THE IRISH POKER-CLUB.
Copyright, 1891, by Willis Woodward & Co.
Words and Music by Joe Hart.
'Twas up in Reilly's garret, ev'ry Friday night,
The "ten-cent-limit" poker-club would gather;
They started in December-they had just ten members;
You'll find them there in rain or snowy weather;
McDougel was the banker, buttons were the chips;
A dollar's worth he gave to each of them.
With all their pipes well lit, to pass a pleasant night,
They'd cut the cards and the game it would begin.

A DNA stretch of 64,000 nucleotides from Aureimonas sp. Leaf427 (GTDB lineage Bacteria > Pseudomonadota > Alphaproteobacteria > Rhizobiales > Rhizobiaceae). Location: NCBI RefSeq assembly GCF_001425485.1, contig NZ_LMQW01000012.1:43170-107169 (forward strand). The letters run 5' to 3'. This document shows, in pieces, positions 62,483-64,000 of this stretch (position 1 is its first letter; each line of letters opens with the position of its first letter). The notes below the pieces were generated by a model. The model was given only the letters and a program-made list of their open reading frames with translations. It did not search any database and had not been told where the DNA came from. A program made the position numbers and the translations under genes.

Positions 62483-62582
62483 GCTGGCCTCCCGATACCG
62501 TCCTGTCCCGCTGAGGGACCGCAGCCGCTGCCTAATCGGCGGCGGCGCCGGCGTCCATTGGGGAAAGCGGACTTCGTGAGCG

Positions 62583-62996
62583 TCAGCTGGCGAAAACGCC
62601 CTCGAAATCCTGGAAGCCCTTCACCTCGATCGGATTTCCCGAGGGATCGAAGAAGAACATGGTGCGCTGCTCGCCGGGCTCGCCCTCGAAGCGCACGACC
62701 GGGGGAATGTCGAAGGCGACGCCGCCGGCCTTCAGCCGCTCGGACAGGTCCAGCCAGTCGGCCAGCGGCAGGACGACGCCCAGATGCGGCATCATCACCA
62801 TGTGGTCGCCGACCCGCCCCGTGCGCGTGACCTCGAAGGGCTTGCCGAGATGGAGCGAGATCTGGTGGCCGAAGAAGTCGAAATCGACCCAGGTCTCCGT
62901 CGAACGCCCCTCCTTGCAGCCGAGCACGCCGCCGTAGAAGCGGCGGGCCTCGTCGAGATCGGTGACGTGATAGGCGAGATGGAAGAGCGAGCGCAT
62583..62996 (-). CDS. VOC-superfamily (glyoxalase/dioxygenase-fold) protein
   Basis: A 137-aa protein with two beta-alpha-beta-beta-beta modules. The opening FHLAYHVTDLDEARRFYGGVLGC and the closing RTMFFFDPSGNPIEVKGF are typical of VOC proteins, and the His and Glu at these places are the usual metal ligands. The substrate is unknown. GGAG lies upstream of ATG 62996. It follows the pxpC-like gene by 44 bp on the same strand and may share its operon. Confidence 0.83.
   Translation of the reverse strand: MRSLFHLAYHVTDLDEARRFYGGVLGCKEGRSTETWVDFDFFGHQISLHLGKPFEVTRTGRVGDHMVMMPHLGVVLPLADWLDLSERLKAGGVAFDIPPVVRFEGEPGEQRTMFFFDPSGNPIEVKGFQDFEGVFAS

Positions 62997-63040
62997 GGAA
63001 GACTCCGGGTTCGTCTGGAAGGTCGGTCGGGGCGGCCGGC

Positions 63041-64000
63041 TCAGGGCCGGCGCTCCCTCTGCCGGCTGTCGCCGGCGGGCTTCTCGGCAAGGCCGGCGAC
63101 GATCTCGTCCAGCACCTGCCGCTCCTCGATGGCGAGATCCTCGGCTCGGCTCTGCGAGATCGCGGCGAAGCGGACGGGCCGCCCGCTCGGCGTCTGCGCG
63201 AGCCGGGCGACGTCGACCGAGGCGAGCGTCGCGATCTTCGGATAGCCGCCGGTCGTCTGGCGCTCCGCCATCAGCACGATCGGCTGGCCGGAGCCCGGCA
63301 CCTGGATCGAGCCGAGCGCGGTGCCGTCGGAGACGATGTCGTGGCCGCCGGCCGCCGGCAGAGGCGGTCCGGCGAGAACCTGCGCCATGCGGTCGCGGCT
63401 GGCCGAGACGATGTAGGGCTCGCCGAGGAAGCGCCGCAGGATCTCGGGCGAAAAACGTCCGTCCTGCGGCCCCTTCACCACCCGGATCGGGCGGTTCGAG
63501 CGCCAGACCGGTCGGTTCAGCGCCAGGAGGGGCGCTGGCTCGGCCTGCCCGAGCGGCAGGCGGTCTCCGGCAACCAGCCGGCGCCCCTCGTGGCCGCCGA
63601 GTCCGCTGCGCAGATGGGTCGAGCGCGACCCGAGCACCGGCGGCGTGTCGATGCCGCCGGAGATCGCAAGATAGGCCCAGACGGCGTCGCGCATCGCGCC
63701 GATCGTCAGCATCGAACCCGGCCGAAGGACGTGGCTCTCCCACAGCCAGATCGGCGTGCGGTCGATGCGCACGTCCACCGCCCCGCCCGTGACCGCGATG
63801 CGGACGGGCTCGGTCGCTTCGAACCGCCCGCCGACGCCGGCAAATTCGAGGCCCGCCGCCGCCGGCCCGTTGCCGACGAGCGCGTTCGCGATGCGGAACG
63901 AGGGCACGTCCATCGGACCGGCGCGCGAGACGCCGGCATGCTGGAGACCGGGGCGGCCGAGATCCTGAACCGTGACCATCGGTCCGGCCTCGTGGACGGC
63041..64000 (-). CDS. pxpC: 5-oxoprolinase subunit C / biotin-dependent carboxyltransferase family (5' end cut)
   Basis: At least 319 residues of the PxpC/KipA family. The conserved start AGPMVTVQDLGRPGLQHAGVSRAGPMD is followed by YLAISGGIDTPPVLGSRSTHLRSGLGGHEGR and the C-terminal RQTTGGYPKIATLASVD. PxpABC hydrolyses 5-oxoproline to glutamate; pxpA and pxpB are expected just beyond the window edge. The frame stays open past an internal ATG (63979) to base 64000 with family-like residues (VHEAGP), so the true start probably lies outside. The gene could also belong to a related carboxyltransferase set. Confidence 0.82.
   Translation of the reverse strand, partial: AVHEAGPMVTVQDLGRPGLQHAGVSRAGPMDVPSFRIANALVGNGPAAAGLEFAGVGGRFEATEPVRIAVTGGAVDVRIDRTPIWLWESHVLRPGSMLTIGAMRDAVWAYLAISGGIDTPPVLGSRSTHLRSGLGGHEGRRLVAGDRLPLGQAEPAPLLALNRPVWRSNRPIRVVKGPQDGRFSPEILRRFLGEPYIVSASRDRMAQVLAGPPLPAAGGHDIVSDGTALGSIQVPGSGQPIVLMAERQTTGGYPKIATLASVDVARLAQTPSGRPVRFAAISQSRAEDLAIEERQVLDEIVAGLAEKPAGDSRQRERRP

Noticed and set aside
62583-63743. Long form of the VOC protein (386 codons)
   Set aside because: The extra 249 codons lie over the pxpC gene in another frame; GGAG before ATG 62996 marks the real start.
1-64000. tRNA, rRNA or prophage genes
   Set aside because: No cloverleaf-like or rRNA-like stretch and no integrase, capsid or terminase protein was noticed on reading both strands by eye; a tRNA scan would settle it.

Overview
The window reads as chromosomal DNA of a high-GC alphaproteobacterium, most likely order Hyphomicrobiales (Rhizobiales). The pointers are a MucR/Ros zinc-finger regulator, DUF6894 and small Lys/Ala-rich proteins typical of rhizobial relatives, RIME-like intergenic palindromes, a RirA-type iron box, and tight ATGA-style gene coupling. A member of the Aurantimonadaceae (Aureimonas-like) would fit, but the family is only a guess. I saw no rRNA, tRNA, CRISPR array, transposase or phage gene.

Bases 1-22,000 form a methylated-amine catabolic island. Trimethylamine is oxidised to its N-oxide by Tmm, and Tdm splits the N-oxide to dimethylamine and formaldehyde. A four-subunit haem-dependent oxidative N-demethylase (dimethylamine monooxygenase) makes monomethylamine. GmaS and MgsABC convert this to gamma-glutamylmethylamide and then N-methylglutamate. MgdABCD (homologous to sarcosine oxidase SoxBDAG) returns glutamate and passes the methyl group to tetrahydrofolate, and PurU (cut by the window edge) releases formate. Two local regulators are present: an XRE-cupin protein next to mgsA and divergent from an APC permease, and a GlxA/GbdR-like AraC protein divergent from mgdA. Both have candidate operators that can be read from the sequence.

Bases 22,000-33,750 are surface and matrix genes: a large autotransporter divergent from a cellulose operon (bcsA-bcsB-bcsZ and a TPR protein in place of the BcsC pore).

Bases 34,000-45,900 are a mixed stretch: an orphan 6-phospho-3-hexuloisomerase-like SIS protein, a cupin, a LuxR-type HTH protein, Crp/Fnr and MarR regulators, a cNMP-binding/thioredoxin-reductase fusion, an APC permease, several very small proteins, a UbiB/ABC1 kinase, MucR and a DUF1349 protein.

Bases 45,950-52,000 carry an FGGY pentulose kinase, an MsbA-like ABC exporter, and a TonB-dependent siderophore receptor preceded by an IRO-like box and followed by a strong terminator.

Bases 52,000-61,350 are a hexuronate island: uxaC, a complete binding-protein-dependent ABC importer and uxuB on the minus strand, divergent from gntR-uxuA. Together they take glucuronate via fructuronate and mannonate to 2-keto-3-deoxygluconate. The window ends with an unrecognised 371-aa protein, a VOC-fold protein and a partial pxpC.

Sweeney he would antic, Reilly then would deal,
McSorley was the bluffer and the pot he'd try to steal;
Casey held four aces, the best hand in the poker,
When Riley said you've only three, sure, the other one is the joker.
Poor Casey he got broke, his buttons were all gone,
But quietly he sat there just the same;
I've an idea now said he, his face lit up with glee,
I know how I can still stay in the game;
Then he took out his jack-knife, opened the big blade,
And kept a weather-eye upon the rest.
Then he began to cough to keep from getting caught,
And he cut all the buttons off his vest.
Reilly dropped onto him, fighting then began,
And Casey got his nose between the teeth of Flannigan;
The "cops" came in And "pulled "them, such ructions they did raise,
No more at poker will they play again for thirty days.